Mr. Phillip Dande, Head of Collection and Recoveries Department of the respondent Bank deponed an affidavit in which he stated that the property comprised in Kyadondo Block 232 plot 2314 at Kireka and Banda is not under attachment. He states that this land was foreclosed and disposed of pursuant to a court in High Court Civil suit No. 325 of 2008 and instituted by one, Rogers David Kintu on 22 February 2010. He further stated that before the loan was issued to the plaintiff, the defendant bank instructed M/s Byokusheka & Company (a firm of valuers) to carry out a valuation the property which was done. Based on the valuation report Mr. Dande believes the report to be true and without errors.

The objector in her affidavit stated that her matrimonial property is on Block 232 plot 2315. She further deponed that she should not lose her matrimonial home because of the valuers’ mistake in mixing up Block 232 plot 2314 and merging it with block 232 plot 2315 and prayed court to summon the valuer/surveyor to explain why her matrimonial home was merged with plot 2314.

A further affidavit by Ms Zalwango Rebecca, the biological daughter of both the objector and Jackson Kimbugwe Jemba however stated that she suspects that their family house certificate of title is with a money lender, Chen Jin Zhu, the Managing Director of Huadar Gaung Dong, Chinese Co. Ltd. and prayed that Mr. Zhu produces the certificate of title for plot 2315.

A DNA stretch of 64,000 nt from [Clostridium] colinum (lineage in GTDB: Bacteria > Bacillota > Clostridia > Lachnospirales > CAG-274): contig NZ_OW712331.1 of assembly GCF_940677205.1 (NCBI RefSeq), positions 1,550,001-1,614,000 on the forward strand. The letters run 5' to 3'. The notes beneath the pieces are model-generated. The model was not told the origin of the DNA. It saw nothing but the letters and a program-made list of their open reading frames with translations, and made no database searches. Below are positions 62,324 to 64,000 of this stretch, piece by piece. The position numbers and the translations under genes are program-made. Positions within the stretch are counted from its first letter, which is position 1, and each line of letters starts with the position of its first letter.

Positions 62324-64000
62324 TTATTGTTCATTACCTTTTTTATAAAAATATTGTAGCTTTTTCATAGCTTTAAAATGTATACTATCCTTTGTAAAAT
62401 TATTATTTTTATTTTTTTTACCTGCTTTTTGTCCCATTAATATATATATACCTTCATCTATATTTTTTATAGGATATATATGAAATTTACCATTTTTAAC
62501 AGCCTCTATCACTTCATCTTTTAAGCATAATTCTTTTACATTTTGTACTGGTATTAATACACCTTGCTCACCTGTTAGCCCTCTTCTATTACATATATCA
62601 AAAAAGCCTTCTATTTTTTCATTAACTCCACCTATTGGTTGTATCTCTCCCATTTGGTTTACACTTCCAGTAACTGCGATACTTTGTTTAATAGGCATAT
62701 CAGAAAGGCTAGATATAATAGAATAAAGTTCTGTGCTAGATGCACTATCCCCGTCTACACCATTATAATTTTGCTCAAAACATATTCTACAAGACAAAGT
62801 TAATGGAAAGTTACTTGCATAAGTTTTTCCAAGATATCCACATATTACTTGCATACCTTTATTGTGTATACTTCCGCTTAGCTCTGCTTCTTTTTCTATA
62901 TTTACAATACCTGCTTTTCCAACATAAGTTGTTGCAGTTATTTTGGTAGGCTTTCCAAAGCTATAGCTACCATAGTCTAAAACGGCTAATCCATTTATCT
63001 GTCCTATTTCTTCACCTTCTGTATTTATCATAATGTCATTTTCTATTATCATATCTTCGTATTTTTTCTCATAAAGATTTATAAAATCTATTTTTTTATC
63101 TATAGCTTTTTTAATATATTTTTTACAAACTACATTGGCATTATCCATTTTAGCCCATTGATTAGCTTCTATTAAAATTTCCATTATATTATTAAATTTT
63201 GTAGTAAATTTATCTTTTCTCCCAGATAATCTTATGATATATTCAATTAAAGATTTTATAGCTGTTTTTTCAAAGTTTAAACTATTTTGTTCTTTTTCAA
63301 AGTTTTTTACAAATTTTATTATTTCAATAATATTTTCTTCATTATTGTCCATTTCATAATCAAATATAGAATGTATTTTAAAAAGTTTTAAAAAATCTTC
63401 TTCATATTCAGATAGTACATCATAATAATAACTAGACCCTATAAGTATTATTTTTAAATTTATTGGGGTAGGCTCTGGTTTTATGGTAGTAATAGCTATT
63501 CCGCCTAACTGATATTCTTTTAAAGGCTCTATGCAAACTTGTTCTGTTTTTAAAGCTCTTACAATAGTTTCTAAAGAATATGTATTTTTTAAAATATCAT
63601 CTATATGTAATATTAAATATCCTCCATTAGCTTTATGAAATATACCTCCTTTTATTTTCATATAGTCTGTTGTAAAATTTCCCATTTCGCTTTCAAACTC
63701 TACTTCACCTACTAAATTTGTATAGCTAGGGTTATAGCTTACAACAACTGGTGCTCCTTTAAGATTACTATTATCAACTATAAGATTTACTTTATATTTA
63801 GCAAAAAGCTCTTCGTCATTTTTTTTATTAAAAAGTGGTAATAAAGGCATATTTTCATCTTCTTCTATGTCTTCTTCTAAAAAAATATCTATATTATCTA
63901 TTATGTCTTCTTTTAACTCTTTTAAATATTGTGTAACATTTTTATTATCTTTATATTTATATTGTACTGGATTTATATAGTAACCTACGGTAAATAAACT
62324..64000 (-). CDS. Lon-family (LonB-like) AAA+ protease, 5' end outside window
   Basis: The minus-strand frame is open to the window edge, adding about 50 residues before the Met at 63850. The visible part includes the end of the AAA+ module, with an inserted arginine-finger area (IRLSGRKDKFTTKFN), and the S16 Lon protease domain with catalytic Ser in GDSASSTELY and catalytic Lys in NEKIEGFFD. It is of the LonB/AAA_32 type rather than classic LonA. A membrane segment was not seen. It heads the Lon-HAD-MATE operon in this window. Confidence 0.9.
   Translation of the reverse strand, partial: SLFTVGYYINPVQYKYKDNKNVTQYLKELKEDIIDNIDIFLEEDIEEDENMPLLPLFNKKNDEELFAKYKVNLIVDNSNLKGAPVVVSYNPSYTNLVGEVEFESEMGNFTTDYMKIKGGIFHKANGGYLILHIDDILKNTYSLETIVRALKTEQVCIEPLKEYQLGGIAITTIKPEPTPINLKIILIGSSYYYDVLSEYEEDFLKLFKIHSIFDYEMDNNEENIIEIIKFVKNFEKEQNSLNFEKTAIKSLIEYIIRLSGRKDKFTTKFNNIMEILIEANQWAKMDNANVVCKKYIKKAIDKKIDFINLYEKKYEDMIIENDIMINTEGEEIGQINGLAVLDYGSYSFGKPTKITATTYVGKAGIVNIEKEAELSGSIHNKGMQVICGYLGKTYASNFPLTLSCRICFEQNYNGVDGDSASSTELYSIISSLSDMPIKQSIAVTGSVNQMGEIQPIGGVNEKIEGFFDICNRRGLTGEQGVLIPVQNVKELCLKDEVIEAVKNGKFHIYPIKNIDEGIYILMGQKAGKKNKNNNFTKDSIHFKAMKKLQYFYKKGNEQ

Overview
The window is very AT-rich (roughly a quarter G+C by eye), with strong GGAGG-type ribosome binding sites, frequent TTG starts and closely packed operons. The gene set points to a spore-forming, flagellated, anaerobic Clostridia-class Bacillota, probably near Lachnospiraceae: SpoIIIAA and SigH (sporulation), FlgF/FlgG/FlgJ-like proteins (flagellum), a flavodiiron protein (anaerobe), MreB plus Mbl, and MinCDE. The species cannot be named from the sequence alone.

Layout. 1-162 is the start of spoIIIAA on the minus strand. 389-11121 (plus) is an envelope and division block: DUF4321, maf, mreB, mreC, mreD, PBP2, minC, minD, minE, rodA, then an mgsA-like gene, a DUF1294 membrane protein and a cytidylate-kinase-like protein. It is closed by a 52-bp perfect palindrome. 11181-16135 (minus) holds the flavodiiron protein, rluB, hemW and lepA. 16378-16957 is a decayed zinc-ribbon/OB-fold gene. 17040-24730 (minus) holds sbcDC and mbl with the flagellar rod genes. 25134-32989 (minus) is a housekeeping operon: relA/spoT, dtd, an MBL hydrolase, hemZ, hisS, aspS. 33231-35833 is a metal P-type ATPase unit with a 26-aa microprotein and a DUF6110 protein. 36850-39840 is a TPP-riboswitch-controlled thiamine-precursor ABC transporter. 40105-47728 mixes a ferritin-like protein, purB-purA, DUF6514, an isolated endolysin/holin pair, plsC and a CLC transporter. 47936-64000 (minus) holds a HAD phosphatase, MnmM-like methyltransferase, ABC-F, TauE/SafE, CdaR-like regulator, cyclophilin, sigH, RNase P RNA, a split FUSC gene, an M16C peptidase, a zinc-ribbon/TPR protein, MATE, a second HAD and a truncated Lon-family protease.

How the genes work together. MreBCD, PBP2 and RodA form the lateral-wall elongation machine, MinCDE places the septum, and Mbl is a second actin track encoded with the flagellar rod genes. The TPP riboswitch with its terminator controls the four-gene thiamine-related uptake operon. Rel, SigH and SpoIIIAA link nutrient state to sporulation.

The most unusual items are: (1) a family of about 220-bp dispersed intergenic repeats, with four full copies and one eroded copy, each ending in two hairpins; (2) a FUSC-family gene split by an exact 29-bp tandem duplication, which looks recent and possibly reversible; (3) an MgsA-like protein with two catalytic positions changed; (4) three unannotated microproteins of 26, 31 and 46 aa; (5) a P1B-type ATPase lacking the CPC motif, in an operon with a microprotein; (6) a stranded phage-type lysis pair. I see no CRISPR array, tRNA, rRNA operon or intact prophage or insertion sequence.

Mr. Rukondo appeared for the Objector while Mr. Semakula appeared for the Respondent Bank. Mr. Byaruhanga was allowed audience in Court during the investigation hearing on behalf of M/s Huadar Gaung Dong Chinese Co Ltd (Registered Mortgagee) as friend of Court.

Counsel for the Objector submitted that Plot 2315 Kireka which the respondent sought to be attached was protected because it was matrimonial property and the objector wife did not consent to its mortgage He further submitted that the Objector was in possession of the land title. He submitted that there was some confusion over the land title for plot 2315 and 2314 which the survey report treated as the same whereas they were different.

Counsel for the respondent submitted that both plots 2314 and 2315 were enclosed in one boundary wall but that the survey showed that the two plots had been interchanged or switched for purposes of the loan. One of the plots was where the house was situated while the second is where the compound was.

I t was agreed as part of the investigation that this confusion be sorted out by another surveyor being appointed to verify the actual facts on the ground as the first report had led to disagreement between the parties.